The unveiling of the new Tesla Model S seems to have signaled the beginning of a new round of electric and hybrid vehicle announcements.
The Tesla Model S is an electric sedan that Tesla says will carry seven passengers and provide more cargo space than any other sedan currently on the market. The reason for the large cargo space is the lack of gears and the location of the battery pack under the floor, leaving space under the bonnet.
The battery pack is designed to be swapped in less time than it would take to fill a petrol tank. Alternatively, the onboard charger allows the battery to be recharged from any standard 120, 240 or 480 volt outlet. Fully charging at a 240 volt outlet takes about four hours but a “quickcharge” can be done in 45 minutes. It has a range of up to 480 kilometres on a full charge, depending on battery options.
The price of the Model S is expected to be $US49,900 (after a $US7,500 tax credit), which is half the price of the original Tesla Roadster. Full production is planned for 2011.
Meanwhile, Toyota’s new Prius, which is scheduled to go on sale in Australia in July, has been undergoing road test in Europe and America. Despite being slightly bigger and slightly faster than the current model, the new Prius is more fuel efficient, achieving 3.9 litres per 100 kilometres in European testing. American reviewers have found that far better fuel economy can be achieved with a “pulse and glide” driving technique (revving the engine to a maximum speed and then allowing it to coast) but at the cost of car-sick passengers 😕 .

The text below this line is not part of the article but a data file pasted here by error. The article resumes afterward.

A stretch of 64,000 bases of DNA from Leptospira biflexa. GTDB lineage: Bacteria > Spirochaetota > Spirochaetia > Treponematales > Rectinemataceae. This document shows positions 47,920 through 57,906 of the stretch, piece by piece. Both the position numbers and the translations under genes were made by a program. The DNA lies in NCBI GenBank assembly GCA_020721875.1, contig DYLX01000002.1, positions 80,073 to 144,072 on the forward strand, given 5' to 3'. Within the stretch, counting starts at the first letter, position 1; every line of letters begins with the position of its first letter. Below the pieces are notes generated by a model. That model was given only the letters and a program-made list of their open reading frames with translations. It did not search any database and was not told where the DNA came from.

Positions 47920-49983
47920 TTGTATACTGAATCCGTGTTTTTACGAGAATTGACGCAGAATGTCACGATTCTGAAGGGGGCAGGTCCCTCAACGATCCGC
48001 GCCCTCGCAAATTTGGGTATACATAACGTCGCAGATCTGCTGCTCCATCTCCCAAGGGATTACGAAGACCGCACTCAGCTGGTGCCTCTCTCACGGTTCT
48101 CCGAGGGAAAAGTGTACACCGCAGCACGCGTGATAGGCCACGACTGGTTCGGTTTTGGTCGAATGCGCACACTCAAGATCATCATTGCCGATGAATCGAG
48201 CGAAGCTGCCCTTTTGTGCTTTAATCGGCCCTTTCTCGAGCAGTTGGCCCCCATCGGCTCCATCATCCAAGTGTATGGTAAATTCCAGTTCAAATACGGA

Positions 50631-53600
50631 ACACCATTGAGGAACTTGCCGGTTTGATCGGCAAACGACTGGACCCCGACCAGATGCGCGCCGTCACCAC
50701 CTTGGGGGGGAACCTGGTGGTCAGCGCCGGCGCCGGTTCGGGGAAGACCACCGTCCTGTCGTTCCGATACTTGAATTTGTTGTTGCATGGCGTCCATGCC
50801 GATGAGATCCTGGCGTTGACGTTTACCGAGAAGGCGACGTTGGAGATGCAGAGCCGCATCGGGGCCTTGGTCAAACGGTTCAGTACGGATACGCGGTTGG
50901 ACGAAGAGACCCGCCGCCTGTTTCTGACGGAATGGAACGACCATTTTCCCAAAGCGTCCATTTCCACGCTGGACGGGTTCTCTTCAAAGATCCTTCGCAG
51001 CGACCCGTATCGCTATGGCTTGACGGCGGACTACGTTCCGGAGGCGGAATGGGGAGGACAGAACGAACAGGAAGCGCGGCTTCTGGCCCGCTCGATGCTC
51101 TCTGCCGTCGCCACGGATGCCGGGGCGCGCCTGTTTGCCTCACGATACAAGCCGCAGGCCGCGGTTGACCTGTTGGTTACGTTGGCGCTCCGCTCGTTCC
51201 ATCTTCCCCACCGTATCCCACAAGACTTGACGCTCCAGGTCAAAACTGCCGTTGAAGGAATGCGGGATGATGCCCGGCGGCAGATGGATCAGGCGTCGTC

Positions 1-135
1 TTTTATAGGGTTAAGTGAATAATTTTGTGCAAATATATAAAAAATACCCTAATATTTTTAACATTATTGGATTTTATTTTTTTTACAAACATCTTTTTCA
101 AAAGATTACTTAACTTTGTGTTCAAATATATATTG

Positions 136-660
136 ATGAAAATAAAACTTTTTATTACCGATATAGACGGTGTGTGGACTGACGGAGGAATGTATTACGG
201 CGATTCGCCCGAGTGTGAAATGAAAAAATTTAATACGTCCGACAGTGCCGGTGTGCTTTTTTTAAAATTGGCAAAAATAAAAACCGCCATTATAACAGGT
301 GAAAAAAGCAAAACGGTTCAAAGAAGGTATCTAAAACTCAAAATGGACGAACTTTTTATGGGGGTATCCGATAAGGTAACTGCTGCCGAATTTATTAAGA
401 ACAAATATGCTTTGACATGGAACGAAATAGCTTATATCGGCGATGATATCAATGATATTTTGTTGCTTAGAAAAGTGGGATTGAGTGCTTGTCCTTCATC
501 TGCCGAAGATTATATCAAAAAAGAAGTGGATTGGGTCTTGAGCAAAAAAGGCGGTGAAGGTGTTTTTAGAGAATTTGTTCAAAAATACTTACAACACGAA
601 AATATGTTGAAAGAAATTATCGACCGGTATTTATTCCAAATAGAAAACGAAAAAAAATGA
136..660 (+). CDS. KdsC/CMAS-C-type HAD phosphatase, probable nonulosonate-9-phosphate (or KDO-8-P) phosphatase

The new Honda Insight hybrid achieves even better fuel economy of 5.9 litres per 100 kilometres without discomforting passengers. Toyota says that its planned new hybrid based on the Yaris will compete directly with the smaller Honda Insight.
Another manufacturer entering the electric car field is Malaysia’s Proton which has entered into a joint venture with Detroit Electric to manufacture electric cars based on the Proton Persona model. (Despite its name, Detroit Electric is a a Dutch company.)
While the fate of General Motors, and its Chevy Volt, hangs in the balance, its European subsidiaries, Opel and Vauxhall, are both seeking loan guarantees from their respective governments with plans to produce a version of the Volt (called the Ampera) based on the Vauxhall/Opel/Holden Astra.